Climate Change Engagement in Aotearoa New Zealand
A new report released by the Deep South Challenge this month recommends increasing the availability of plain-language resources about climate change in both English and te reo Māori, framing scientific information for application to practical decision making, and increasing access to climate change conversations for a wider array of end-users.
A nationwide survey
In late 2015, the Deep South Challenge (DSC) conducted a nationwide survey to get a sense of engagement activities happening in the climate change space in New Zealand. The research, commissioned by the Deep South Challenge and delivered by Motu Economic and Public Policy Research, involved surveying organisations involved in a wide array of climate change communication activities. Substantive responses were received from over 100 practitioners, in some cases in their personal rather than organisational capacity.
The DSC has used the survey results to help identify opportunities to enhance and increase climate change conversations and engagement, rather than “reinventing the wheel”. These directly informed the Deep South Challenge Engagement Strategy, approved in January 2016.
An overview of the publicly available survey results has now been published to support other organisations interested in making a contribution to the climate change engagement landscape in New Zealand . This overview provides a national “snapshot” of climate change engagement at the time of the survey. We hope these findings are useful in informing the design of future climate change engagement activity in New Zealand.
The report, New Zealand's Climate Change Engagement Landscape - August 2017 is available from Zenodo research data repository, or download the following document:
The survey found a broad and diverse array of organisations and individuals serving different constituencies in New Zealand and overseas, by carrying out:
- research and data collection,
- information sharing,
- education and experiential learning,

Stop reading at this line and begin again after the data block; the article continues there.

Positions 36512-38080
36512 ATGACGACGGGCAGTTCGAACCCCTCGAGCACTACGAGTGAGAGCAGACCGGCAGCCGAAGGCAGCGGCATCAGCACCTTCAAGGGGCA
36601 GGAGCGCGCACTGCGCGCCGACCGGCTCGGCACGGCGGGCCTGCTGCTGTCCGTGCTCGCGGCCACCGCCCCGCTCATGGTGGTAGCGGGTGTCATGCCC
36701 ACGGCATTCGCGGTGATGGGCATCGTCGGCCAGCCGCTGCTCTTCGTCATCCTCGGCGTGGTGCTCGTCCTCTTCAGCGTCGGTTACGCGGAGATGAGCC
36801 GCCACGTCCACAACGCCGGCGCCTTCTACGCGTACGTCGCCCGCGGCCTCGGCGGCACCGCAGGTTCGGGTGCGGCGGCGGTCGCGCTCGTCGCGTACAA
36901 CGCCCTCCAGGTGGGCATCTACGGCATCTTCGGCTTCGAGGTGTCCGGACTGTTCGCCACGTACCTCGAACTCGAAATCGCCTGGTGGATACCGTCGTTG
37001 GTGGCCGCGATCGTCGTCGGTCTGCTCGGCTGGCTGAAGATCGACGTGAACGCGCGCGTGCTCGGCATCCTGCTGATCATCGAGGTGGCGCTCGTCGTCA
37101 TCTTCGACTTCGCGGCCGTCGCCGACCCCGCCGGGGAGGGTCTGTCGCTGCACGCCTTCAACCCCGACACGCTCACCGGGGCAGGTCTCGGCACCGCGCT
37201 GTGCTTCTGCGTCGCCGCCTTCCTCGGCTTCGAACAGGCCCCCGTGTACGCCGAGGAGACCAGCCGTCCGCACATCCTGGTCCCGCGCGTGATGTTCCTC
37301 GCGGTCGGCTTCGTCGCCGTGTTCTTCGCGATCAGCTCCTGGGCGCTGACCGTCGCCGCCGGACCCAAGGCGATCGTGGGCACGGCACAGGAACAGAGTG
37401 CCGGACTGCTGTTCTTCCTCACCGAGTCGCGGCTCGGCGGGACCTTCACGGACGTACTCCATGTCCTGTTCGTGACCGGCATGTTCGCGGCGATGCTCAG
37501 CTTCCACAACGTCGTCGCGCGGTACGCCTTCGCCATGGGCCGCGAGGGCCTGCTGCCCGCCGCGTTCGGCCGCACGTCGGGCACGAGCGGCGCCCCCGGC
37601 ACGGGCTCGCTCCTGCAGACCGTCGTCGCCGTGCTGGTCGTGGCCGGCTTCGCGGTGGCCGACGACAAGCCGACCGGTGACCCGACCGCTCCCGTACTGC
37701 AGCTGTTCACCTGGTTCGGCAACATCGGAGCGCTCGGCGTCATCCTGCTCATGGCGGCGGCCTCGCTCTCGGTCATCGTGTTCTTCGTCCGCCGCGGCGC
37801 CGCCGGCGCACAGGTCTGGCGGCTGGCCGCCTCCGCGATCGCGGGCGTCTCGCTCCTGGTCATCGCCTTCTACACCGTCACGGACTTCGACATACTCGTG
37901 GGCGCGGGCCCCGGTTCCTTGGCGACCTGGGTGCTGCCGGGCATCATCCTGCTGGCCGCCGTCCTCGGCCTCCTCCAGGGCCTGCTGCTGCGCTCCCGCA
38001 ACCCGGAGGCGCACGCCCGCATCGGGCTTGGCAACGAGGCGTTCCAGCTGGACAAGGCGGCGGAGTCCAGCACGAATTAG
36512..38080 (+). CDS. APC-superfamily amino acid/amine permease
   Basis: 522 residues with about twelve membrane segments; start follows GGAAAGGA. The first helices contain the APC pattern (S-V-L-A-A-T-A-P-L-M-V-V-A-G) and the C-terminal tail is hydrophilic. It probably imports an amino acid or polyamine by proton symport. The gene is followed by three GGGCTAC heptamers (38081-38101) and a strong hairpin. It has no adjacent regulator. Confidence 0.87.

- training and certification,
- advocacy and community organising,
- public dialogue and consensus, and
- action on mitigation or adaptation.
- more regional-scale and sectoral analysis of climate change impacts and implications;
- greater detail around climate change impacts on sea level rise, coastal zones, weather systems, the water cycle and the agriculture sector; and
- better integration of the science of climate change with the science of behaviour change.
The Deep South National Science Challenge Impacts and Implications programme has given these research areas a high priority.
Respondents also recommended that climate change engagement should:
- Make climate change information more accessible to the public
- Increase public receptiveness to climate change information
- Improve public understanding of climate change information
- Facilitate practical action on mitigation and adaptation.
These areas will be prioritised by the Deep South National Science Challenge Engagement programme (where appropriate within the scope of the Challenge). The engagement team has established work streams focused on public engagement, sector-specific engagement, capacity-building in climate change engagement, and evaluation of our engagement efforts. In addition, funding is available for external parties interested in developing initiatives that deliver on our engagement objectives.
We encourage any potential partners to email our team DSCemail@example.com to discuss ideas.
The Deep South Challenge
Climate change will impact New Zealand and New Zealanders in many ways. Good decision-making, from an individual to a national scale, requires knowledge of these expected impacts. Research supported by the Deep South Challenge will improve our understanding of climate change science and its impacts on, and implications for, New Zealand over the next 100 years. It will also enhance our ability as a country to make decisions informed by climate change research.
An essential component to responding to climate is that we understand what is happening, how to communicate it, and how we make decisions that enable our communities to adapt. There is an enormous amount of scientific evidence to say what could happen but no crystal ball to tell us when or how climate change will affect infrastructure, economies, natural resources and communities. The Challenge is therefore committed to exploring and building new channels to ensure research findings inform robust decision-making.
 Some respondents provided information on a confidential basis, and this has been withheld from the public report. Neither the partial nor the full data set constitutes a representative sampling of nationwide climate change engagement activity, and all of the findings are indicative rather than conclusive. In particular, for confidentiality reasons, the report does not include much of the detailed, event or organisations-specific feedback that was critical in developing the Engagement Strategy.